Photographers' Blog

May Day, the same procedure every year

May 3, 2012

By Fabrizio Bensch

Every year I know how my Labour day will end in Berlin. May day concludes in Kreuzberg with riots between radical leftists, the so-called “Autonomen” (autonomists), masked and wearing mostly black clothes and the police.

Since 1987, May Day has become known for very violent riots in Berlin’s Kreuzberg or Prenzlauerberg districts. This annual ritual is repeated but with less violence in recent years. Three years before the Berlin wall came down, violent riots broke out in West Berlin by radical leftists during a demonstration in Kreuzberg, where protesters set cars on fire, built barricades and looted a supermarket.

After Germany’s reunification in 1990, the riots moved to the eastern district of Prenzlauerberg. Riots often broke out during Walpurgis night, on the eve of May Day. That’s the history of the 25-year-old bad tradition in Berlin.

To work in such an environment requires good planning and experience in how to cover riots. In the old days when we shot on film, one of the photographers left the scene as soon we had our first riot pictures, to develop the film, print or later scan the negatives and then send on the wire.

After we changed our technology in 1998 to digital, we were able to stay longer on the spot. One photographer collected the memory cards of his colleagues and would start editing and filing from one of the Turkish Kebab restaurants in Kreuzberg.

Today we have a much more comfortable workflow – no laptops anymore to edit and file the pictures to the desk. We are able to send our images directly from the camera using a wireless lan transmitter attached to the camera body. We have manpower to edit and send the photos out to clients with the help of our own remote editing system. If the mobile phone network is stable enough in such a crowd during riots, you can stay much longer on the spot, taking pictures and transmitting the best frames fast to the desk.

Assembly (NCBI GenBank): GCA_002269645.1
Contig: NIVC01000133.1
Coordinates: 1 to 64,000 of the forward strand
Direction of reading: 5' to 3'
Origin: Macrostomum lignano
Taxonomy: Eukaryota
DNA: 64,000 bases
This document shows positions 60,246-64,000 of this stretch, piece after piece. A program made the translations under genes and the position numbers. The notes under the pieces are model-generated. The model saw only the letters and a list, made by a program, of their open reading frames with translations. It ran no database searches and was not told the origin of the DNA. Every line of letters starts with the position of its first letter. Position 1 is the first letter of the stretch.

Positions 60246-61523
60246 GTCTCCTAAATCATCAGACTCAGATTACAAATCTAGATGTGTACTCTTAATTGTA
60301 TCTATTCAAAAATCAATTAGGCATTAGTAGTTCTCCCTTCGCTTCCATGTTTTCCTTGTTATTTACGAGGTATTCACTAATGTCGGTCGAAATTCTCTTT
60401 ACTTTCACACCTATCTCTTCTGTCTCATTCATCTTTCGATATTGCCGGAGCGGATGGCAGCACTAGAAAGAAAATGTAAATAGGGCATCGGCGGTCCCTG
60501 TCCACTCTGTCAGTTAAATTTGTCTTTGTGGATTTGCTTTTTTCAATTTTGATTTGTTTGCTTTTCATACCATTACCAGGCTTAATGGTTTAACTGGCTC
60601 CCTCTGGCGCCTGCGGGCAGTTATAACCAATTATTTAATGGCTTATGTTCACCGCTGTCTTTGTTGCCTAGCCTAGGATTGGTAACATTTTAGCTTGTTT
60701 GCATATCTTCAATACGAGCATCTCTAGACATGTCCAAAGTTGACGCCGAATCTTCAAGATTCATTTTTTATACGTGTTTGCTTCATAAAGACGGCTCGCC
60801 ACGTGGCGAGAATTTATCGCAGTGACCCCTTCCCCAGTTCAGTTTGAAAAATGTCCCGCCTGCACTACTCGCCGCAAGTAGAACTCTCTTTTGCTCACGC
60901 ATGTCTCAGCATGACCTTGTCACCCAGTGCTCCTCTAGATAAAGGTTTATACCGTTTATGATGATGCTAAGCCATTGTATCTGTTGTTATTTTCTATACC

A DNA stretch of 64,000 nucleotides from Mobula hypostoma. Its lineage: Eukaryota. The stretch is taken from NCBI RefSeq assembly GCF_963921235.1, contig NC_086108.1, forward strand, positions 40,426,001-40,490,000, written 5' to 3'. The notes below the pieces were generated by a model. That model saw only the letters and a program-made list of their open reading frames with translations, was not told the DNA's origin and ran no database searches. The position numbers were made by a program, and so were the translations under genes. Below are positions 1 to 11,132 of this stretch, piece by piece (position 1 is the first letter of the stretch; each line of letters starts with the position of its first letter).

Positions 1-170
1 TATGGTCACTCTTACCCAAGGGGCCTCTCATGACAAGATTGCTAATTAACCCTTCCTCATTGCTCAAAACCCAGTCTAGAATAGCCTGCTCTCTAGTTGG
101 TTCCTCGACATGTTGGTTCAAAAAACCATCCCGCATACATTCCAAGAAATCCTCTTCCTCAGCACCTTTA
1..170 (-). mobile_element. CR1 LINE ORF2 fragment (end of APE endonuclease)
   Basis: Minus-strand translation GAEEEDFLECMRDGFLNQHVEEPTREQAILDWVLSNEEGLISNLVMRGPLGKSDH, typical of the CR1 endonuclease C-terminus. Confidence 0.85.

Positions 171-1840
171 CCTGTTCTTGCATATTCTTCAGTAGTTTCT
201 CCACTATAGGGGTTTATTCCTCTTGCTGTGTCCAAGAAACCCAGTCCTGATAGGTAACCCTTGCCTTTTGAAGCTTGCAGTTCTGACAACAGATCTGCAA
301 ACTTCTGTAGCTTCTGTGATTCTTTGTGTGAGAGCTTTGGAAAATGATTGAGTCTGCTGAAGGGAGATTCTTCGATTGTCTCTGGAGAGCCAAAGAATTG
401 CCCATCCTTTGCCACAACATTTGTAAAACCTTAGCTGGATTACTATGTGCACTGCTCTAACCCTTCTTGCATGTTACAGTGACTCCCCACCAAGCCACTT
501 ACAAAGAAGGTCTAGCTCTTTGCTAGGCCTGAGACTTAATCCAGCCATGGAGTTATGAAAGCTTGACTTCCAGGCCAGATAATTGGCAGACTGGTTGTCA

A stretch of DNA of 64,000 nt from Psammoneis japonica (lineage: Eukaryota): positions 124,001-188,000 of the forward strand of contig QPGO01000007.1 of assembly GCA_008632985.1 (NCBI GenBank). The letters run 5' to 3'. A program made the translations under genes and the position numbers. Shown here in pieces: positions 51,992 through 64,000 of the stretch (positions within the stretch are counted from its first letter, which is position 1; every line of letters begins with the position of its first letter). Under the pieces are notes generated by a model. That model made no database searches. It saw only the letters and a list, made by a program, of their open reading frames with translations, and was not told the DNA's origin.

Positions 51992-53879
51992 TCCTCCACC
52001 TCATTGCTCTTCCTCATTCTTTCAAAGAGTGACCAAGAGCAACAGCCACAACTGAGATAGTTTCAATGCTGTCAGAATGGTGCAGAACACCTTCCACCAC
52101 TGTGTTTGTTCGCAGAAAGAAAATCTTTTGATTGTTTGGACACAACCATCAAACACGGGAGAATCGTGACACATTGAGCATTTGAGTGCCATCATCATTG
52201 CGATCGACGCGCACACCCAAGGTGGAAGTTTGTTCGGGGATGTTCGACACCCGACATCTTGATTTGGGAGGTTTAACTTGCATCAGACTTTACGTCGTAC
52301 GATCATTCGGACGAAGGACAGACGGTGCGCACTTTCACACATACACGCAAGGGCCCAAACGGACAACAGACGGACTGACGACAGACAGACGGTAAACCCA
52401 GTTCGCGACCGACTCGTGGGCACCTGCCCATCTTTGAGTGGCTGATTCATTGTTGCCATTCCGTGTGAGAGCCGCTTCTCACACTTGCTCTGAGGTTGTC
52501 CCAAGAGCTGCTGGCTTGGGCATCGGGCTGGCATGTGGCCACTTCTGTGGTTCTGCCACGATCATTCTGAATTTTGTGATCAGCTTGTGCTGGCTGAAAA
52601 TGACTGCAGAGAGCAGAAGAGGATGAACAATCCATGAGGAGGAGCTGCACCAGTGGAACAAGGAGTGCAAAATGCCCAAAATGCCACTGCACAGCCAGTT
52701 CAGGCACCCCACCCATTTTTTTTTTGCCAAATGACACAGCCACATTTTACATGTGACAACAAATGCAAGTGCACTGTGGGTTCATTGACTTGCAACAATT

What a change from developing film to digital photography. The sensitivity of the latest generation of digital cameras is amazing, you can even shoot pictures on ASA 12800. Pictures shot with available light are more atmospheric and without using flash, you are more likely to stay undiscovered as a photojournalist during riots.

We always use our own personal protective gear, like a stab vest, helmet and cleaning liquid against pepper spray during such riots. Over the last 20 years the protective equipment helped me to avoid being seriously injured during the riots.

But one thing remains each year; the streets are always covered with shards, bottles and stones.

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